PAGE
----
Showing posts with label survival manual. Show all posts
Showing posts with label survival manual. Show all posts

Friday, March 20, 2015

Keeping a Jotting's Journal

Every year, when I was a child, my mother gave me a diary. Perhaps she thought if I spent some time writing about my daily life, I would experience some sort of epiphany and change into a better person.

I always loved my new diary. I would stroke its cover and lift it to my nose, inhaling the smell of new leather. Mmm. I'd close my eyes and think of all the wonderful, exciting things I would do during the coming year, and how I would record them in my diary. And of course the knowledge that no one else would read it made it even more exciting.

Every year, my diary started out with, "It's Christmas! Today I got . . . " and a list of all my Christmas presents. Sometimes I made it to New Year's day, or even a few days beyond. Usually my diary ended on about the 27th of December.

I think one of the reasons for my repeated failure in the World of The Diary, was the thought that diaries had to be a record, a very full record, of my entire day. And of course, that was impossible. I spent far too much time climbing trees, rushing to finish my homework (that was in the days when I still did homework) so that I could go and play, avoiding my parents wrath over the latest misdemeanor, and going for long walks with my dog in the monkey-infested bush near our home.

Childhood was great, full of adventures, mainly of the made-up kind. There wasn't time to write in a diary. That felt too much like homework.

I grew up and stopped getting diaries. Mom had given up, and I knew I wouldn't write in them anyway. There wasn't enough time in the day. Then I hit a mid-life crisis of a different kind. I got cancer. I had so many things I needed to remember, I got myself another diary. Only this was bigger, and had the times listed down the side.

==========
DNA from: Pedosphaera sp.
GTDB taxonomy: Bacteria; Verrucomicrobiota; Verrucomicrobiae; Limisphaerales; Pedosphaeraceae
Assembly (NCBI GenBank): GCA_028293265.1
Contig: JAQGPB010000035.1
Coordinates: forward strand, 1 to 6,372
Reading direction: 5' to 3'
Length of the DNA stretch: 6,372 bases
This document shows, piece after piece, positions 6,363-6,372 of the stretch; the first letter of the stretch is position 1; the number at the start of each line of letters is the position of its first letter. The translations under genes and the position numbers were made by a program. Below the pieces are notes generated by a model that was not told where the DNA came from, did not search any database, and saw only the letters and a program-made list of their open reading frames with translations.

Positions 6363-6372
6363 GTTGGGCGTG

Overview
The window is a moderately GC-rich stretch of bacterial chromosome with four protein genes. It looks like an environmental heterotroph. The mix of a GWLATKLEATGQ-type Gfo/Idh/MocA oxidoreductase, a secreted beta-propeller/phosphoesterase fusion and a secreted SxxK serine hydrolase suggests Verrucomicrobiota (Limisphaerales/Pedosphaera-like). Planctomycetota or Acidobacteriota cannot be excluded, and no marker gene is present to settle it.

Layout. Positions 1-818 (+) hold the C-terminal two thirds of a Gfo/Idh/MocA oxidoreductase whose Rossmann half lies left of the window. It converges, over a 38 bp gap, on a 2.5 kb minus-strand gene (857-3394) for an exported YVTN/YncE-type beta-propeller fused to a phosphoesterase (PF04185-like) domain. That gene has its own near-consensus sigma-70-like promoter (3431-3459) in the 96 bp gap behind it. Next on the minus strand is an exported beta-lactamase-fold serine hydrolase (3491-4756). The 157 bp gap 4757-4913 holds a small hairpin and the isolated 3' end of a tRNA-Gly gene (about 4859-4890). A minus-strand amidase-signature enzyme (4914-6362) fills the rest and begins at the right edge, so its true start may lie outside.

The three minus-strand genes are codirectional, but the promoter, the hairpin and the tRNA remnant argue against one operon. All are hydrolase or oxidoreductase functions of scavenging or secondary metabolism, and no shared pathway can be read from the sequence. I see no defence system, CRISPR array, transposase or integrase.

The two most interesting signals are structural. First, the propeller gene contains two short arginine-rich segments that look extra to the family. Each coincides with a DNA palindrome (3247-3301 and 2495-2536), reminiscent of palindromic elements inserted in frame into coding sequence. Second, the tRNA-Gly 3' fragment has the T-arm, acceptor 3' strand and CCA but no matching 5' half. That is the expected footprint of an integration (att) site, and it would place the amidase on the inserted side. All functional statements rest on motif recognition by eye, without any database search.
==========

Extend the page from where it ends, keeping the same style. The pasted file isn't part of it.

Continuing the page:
In an attempt to get away from the picture of long hours of filling in my day's events which I knew I would soon give up on, I decided to call it my journal.

 I started jotting down thoughts, events, and how I felt, next to the appropriate time. It was incredibly self-centered. Folk that have been through aggressive treatment for cancer know how your entire life concentrates on survival. And that's what my journal was. A survival manual.

Two years after I completed a year's aggressive treatment, I became a published writer. I initially wrote devotions and short articles, and where did I get a good deal of my ideas? My journal.

I hadn't written well. I didn't even write in sentences. When I came to use the journal in my writing, I found a year's worth of quick notes, occasional Scripture verses, a few scrawled prayers, and even some long vents, where I poured out my reaction to my latest crisis.

A few years later, Revell Publishers produced my book, Strength Renewed, based on the devotional notes I had written, some of which were already published, and other jottings from my journal. 

Today, I still jot in a journal when I have something to say. It doesn't need to be every day, nor does it have to be good writing. No one else will ever see the contents of this book, and if they did, they would probably not understand it. Odd thoughts, sentences, writing ideas, and sometimes the bones of an entire devotional message fill the pages, and at the back I keep a prayer list. As a writer, I can turn to my journal whenever I need inspiration.

My adventures in the World of the Diary have finally found a purpose. Thank you Mom! And I didn't have to write my life story after all. 

OVER TO YOU: Do you keep a journal? Do you follow the traditional Dear Diary format? Does it work for you? Or do you give up because it is too time-consuming? Maybe you need to try a Jottings Journal. Please share your experiences in the World of the Diary in a comment below.

SHIRLEY CORDER lives on the coast in South Africa with her husband, Rob. Her book, Strength Renewed: Meditations for your Journey through Breast Cancer, which evolved from her Jottings Journal has brought encouragement and inspiration to a multitude of friends and contacts across the world.

Please visit Shirley through ShirleyCorder.com where she encourages writers, or at RiseAndSoar.com where she encourages those in the cancer valley. You can also meet with her on Twitter or Facebook.

Sign up to receive a short devotional message from Shirley in your inbox once a week.

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